If you want an education, I say, go to Nevis. I learned more there than I ever have watching PBS. For starters, a jungle hike is more like walking through a medicine cabinet, with guide Lynnell Liburd of Sunrise Tours explaining the healthy qualities of plants: lantana for chest colds, soursop for migraines and castor for arthritis. I also do extreme monkey-watching as vervets, brought over from West Africa in the 17th century, treat Nevis as their jungle gym.
Close to the ocean, marine biologist Barbara Whitman, owner of Under The Sea on Oualie Beach, tells me plenty; for example, wrasse possess strange harem-like habits. The male picks a first wife who keeps all the other wives in line. “When the male dies,” Whitman says, “the first wife changes sex and becomes the male leader.” Then we snorkel and, with this new knowledge, the sea unfolds for me like a soap opera.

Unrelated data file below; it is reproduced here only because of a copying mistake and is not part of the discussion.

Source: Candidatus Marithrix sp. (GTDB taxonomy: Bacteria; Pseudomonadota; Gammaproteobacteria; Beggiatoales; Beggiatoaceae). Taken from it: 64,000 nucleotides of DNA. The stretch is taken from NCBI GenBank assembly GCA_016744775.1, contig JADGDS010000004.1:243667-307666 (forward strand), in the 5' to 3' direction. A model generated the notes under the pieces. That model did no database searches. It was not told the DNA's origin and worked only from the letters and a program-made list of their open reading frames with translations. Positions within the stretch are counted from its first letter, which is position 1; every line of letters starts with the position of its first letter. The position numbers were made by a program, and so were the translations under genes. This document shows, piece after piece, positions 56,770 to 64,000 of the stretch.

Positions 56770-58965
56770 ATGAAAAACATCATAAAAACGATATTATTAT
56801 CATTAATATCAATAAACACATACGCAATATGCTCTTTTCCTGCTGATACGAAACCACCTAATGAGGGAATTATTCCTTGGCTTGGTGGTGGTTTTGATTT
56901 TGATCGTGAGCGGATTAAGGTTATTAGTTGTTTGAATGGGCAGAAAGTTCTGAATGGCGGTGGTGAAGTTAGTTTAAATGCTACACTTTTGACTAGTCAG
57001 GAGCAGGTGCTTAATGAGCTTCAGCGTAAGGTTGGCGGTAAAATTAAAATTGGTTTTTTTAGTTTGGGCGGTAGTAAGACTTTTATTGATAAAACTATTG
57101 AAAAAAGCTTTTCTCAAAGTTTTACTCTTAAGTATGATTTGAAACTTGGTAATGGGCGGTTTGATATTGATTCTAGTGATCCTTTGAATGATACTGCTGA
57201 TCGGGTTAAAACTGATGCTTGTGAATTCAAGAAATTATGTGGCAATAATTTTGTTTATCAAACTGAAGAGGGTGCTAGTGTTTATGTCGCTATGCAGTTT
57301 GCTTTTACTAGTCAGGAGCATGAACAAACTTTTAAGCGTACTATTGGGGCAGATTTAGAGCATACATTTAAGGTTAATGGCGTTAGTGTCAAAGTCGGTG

I take geology lessons with Jim Johnson; at Cades Bay he has me stick my hand in abnormally hot sand (a volcanic vent). And I study history: Nevis-born Alexander Hamilton was an illegitimate child – his rebuilt house, now a museum, is in quaint Charlestown. On my last day, as I drive to the airport, I screech to a halt in front of the monkey-crossing sign: An adult and two little ones cross. Bollocks to PBS. Long live Nevis.